Tackles fouls and yellows: how Arsenal have learned to handle the refs




Prior to the game between Arsenal and Wolverhampton, we had a number of comments from Wolverhampton supporters pointing out that Wolverhampton had suffered this season at the hands of referees.

And indeed if we were to include red cards in our regular surveys of the ways referees treat clubs we would indeed see Wolverhampton out on their own with six red cards.  Four clubs below them all have three cards – so Wolverhampton have at least twice as many red cards as any other club this season.   And that difference is emphasised even more when one considers that five clubs (including Arsenal) had no red cards at all this season.

Now if you read the comments on Untold you will know that some Wolverhampton supporters wrote in with what one might call “added vigour” to protest at our earlier analysis of the way they play, with the Wolverhampton fans constantly accusing referees of bias.

We didn’t publish them all because of the intemperate nature of some, but nonetheless, this seemed like a good place to start our review of the way referees have been treating clubs this season: “can we find evidence as to how and why Wolverhampton got double the number of reds of any other club?” 

So to start, here is the usual table of tackles, fouls and yellow cards.  As ever we don’t include red cards because too many clubs (six this season, including Arsenal) don’t get any red cards at all.  And zeros in maths make the statistics impossible to compare.

If you regularly look at our reports on these issues over the years, you will know that we compare the number of tackles with the number of fouls and yellow cards to look for referee inconsistency.  But we have to start with the raw data, and it is below, with the most consistent of teams in the defensive regard being right at the top: Leeds tackle the most, foul the most and get carded the most.

But then it breaks down.  Chelsea tackle the most but are 14th in the fouling league and ninth in terms of yellows: the implication clearly being that they can afford to buy in the best tacklers.  It doesn’t help their league position, but does reduce the card level.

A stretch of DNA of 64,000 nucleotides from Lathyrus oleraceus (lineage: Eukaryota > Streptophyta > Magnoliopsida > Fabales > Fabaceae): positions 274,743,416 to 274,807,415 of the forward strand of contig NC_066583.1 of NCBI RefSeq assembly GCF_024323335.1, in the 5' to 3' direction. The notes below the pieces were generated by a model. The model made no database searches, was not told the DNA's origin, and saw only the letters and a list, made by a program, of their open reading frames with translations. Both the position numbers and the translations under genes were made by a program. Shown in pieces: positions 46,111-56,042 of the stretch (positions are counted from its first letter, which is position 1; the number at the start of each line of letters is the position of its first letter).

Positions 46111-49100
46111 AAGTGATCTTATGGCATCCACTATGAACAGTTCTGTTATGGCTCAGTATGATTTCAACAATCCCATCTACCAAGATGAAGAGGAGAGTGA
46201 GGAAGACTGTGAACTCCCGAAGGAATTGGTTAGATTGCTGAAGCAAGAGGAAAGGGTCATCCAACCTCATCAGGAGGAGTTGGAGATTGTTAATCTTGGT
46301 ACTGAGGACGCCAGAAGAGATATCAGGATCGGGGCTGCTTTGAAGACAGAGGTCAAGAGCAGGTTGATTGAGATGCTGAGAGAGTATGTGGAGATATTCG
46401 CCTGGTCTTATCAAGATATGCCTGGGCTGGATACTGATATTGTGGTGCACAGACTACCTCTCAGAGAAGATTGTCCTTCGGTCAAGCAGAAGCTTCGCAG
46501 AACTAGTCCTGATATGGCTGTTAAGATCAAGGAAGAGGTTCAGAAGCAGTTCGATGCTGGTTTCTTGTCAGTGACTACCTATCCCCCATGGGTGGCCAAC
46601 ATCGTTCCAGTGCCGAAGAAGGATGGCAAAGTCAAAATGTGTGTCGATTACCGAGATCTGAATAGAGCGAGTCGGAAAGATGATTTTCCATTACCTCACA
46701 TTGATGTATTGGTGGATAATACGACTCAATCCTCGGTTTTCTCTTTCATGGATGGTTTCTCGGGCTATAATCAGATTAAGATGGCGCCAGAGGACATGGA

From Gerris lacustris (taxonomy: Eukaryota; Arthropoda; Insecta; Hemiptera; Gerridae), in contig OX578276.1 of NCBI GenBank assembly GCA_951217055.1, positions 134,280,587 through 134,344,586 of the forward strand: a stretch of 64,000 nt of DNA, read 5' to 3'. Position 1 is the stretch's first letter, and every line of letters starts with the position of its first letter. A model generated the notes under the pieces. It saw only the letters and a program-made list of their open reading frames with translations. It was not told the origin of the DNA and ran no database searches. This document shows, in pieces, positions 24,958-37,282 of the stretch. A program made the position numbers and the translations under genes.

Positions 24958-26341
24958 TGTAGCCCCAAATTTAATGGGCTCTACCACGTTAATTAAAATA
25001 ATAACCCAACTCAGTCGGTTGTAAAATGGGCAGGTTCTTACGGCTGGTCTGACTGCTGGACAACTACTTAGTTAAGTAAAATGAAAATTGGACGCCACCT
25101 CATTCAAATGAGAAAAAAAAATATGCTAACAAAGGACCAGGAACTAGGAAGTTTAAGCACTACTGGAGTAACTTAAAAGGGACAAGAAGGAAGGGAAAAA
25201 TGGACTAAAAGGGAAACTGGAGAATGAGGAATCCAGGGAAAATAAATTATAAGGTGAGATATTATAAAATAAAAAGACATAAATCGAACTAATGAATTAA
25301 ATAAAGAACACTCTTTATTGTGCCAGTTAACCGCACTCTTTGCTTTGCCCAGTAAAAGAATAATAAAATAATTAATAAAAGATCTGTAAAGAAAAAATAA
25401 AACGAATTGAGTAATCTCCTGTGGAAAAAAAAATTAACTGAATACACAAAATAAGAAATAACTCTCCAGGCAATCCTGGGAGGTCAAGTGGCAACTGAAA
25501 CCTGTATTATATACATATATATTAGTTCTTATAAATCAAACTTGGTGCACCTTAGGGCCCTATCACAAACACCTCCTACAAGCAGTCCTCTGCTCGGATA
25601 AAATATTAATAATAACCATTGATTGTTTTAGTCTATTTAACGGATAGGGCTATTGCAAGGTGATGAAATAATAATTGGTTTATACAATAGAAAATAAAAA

And in fact looking from the top down, the link between tackles fouls and yellow cards is far less obvious than we have seen in the past.  But it is there.  Seven of the top ten tackling teams are in the top ten for fouls, and six of the top ten tackling teams are in the top ten for yellow cards.  We’ll analyse it fully, in the next piece.


Team Tackles pg Tackles pos Fouls pg Fouls Pos Yellow PG Yellow pos
1. Leeds 22.1 1 12.3 1 2.21 1
2. Chelsea 19.5 2 10.4 14 2.03 9
3. Southampton 18.8 3 11.3 5 2.08 11
4. Everton 18.6 4 10.4 15 2.08 6
5. Leicester 18.4 5 10.8 11 1.55 14
6. Crystal Palace 18.2 6 11.7 3 2.08 7
7. Wolverhampton 17.4 7 12.2 2 2.21 2
8. Nottingham Forest 17.3 8 11.7 4 2.21 3
9. Manchester United 17.3 9 11.2 8 2.05 8
10. Aston Villa 16.7 10 11 9 2.11 4
11. Fulham 16.4 11 10.8 10 2.11 5
12. Bournemouth 16.3 12 10.3 16 1.81 12
13. Tottenham 16.2 13 11.2 7 1.97 10
14. Brighton 16.2 14 11.2 6 1.55 15
15. Newcastle 16 15 10.7 12 1.63 13
16. West Ham 16 16 9.5 18 1.16 19
17. Liverpool 15.5 17 10.7 13 1.50 16
18. Brentford 15.4 18 9.3 19 1.45 17
19. Arsenal 14.9 19 9.8 17 1.37 18
20. Manchester City 12.4 20 9.1 20 1.16 20


The numbers however do become clearer when we see that the eight teams that tackle the least are all in the bottom half of the table when it comes to yellow cards.

The complaints of Wolverhampton fans will of course be examined in more detail when we come to the regular “part 2” of the analysis – the relationship between tackles, fouls and cards, but for now let’s note that the bottom five clubs in terms of tackling are also the bottom five in terms of yellow cards this season.  Not exactly in the same order, but as a group they move together.  The message as ever is simple: to avoid yellows and reds, stop tackling.

Yet the difference between clubs in terms of tackling (which is the one element of all this totally under their control, as the judgement of what is a foul and what is worthy of a yellow card is of course in the hands of the referee), between clubs, is large.  And since it is Wolverhampton fans who are putting in the complaints, let’s compare Arsenal and Wolverhampton.

Wolverhampton put in 17% more tackles than Arsenal.  But Wolverhampton have 24.5% more of their tackles seen as fouls, than Arsenal.   And then they end up with 61% more yellow cards than Arsenal.

Now that might seem an unwarranted escalation by referees, but it is something we have noted all the way through these investigations: it doesn’t just happen to Wolverhampton – it happens to all high-volume tacklers.   Referees don’t just give out cards for tackles, they also give out cards for what they consider cumulative bad tackling.

That might be a wrong use of the rules by refs, but I am not trying to judge the rights and wrong, merely look at what happens, and we have seen all the way through these analyses over the years.

Clubs that tackle a lot get given a certain amount of leeway at the start, as fewer of their tackles are called as fouls.  But as time goes on, referees tend to give more and more of these tackles as fouls, and then as yellows.

In 2019/20 Arsenal were top of the league with 86 yellow cards across the season, compared with 84 for Leeds, at the top this season.  Arsenal have now cut that by 40%, kept their players on the pitch and risen up the league from 8th to 2nd.

More on all this, as the analysis continues.

One Reply to “Tackles fouls and yellows: how Arsenal have learned to handle the refs”

  1. As a sggestion count red cards as two yellows for the purpose of analysis. In some cases they are the result of two yellows so there is an argument that this would be valid. Might not make any difference but would be interesting.

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